Life in Widescreen | Great Family Adventures

The Isle of Purbeck gets under your skin and stubbornly refuses to be forgotten. There’s never enough time to explore, which means there’s always a reason to return. Ben Lewis explores why.


We’re all guilty of it. None of us are immune to the addictive powers and instant gratification of TV, the internet, social media. We all spend too much time staring at screens. Time that, outside of working hours, could be better spent having family adventures.

And whilst social media, smart phones, video games and technology are now part of the everyday fabric of life, it can also be damaging to our mental and physical health, particularly where young people are concerned. Luckily there is a cure, and sometimes all it takes is getting out the front door.

Scenery. Family Adventures in Purbeck

We try get out with our own girls as often as we can, but still not as often as we’d like. Life, laziness, lack of time, lack of funds, lack of suitable weather conditions. There’s always an excuse or a reason not to go outside.

Dragging two teenaged city girls away from the comfortable embrace of Youtube sometimes doesn’t seem worth the screaming protestations, or their determination to remain rigidly inert before the temptations of Netflix, refusal to pack bags, get their ‘stuff’, or find their shoes. But to persevere (usually after the promise of a small bribe) is to witness a magical metamorphosis take place. Gone are the lethargic couch potatoes, replaced instead by (mainly) happy, energised, chatty kids.

Scenery. Marshmallows in Dorset

Admittedly, said change is usually preceded by a car journey conducted in shunned silence. A glance in the rear-view mirror revealing a headphone-clamped head denying your mere existence. However, as soon as we skirt around Wareham and the great, humpbacked hills of the Purbecks hove into view, the transformation begins. Sullen silence gives way to excited conversation in anticipation of the adventures to come. The Purbecks have always felt like a spiritual home. The scenery is so dramatic; rolling hills giving way to steep cliffs and stunning coastline, wooded coombes and hidden valleys.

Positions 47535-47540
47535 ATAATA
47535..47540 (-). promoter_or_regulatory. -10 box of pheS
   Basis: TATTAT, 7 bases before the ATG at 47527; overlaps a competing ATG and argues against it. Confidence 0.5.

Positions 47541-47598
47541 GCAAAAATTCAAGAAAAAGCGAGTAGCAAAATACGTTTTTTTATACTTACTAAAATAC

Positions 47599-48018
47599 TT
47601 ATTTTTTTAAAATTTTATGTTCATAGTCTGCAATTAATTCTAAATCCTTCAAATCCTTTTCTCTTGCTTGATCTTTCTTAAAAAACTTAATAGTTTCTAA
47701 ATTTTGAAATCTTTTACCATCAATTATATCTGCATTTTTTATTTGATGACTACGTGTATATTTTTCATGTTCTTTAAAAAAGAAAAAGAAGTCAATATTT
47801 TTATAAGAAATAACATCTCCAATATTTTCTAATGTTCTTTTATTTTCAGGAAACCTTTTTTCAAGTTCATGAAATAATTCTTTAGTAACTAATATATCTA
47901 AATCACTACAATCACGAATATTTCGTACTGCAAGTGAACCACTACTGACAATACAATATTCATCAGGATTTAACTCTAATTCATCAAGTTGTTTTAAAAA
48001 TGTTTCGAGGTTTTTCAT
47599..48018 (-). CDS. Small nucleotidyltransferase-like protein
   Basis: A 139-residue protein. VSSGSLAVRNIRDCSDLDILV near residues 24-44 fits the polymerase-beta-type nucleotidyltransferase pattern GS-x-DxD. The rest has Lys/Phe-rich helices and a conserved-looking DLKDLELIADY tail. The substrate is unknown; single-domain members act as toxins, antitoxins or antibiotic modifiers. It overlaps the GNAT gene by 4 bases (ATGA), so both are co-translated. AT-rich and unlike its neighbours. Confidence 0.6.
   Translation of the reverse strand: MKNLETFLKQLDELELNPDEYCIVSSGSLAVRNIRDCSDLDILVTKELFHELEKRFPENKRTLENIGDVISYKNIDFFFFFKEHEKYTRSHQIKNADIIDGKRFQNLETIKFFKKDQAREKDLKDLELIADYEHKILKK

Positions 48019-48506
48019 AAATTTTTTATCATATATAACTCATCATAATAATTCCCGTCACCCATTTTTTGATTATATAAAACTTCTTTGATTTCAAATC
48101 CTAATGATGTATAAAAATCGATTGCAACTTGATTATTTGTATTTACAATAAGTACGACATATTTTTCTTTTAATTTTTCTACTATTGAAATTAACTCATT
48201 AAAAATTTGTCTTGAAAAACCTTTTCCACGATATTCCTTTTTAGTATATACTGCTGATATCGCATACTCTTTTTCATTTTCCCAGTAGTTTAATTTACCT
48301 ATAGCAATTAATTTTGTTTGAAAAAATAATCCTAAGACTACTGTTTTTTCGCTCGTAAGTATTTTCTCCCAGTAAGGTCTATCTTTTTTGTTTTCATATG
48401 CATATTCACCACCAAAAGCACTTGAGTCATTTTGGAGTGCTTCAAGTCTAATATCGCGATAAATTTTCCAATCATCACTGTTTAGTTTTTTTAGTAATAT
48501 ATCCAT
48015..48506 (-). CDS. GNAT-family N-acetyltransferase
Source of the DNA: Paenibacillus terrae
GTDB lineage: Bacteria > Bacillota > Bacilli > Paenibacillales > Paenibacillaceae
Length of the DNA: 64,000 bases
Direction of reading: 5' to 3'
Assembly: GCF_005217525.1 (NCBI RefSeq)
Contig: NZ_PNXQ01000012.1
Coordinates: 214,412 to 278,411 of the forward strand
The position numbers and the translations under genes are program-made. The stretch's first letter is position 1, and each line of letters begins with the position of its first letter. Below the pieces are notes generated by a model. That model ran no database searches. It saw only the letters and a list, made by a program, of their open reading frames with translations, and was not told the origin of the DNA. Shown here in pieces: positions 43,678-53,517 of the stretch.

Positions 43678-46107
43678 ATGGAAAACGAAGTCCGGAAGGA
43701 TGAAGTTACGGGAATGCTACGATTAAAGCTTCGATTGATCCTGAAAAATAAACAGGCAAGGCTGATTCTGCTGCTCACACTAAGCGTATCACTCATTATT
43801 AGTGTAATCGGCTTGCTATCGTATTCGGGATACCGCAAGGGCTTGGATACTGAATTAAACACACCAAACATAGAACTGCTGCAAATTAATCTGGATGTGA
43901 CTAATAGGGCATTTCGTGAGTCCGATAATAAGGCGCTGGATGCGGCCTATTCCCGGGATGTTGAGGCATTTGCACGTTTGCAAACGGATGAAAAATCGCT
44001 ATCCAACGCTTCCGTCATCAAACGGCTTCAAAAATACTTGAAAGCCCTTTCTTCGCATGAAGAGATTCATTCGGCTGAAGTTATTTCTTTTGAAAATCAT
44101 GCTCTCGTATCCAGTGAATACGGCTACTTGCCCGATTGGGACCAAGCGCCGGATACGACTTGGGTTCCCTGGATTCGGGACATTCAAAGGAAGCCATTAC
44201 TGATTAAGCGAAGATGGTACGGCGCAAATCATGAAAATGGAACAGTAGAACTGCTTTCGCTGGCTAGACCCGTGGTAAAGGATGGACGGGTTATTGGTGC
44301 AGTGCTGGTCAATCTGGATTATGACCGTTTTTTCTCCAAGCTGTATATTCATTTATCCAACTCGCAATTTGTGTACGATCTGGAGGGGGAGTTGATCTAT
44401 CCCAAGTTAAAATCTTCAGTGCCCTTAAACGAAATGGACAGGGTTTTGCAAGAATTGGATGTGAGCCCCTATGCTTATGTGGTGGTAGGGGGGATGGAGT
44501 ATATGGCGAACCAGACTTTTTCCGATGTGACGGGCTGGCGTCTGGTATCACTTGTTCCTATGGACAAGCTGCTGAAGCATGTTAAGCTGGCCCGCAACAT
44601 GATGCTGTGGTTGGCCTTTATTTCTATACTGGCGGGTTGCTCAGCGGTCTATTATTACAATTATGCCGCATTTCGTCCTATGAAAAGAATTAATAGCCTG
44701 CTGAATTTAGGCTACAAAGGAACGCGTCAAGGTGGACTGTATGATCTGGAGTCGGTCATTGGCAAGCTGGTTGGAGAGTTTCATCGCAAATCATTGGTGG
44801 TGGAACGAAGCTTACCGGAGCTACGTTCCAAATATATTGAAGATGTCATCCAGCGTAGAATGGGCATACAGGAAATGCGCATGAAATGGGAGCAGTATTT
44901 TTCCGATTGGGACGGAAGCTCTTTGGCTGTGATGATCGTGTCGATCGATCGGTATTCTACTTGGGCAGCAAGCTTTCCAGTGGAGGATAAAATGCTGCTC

Here, you can do more of the things we love (well, more of the stuff I love and therefore force my children to do). Walk, cycle, run, climb, swim, kayak, surf badly, burn sausages. Walks follow a familiar pattern, usually beginning with the question “Can we get a taxi back from the pub?”. Somehow, whether by happy accident or design, walks always seem to involve a pub where the protesters can be sated with liquid refreshment and complex carbohydrate. After which the requests for a taxi ride tend to be relegated to a distant memory.

Scenery. The Square and Compass Dorset
Square & Compass Pub at Worth Matravers, Dorset

This is a landscape that doesn’t reveal its secrets easily. It’s still possible to discover places that feel wild, untamed and untouched. You have to be prepared to work for them, to discover hidden coves and deserted beaches. Eerie abandoned quarries, caves, even entire villages.

Purbeck – a great place for family adventures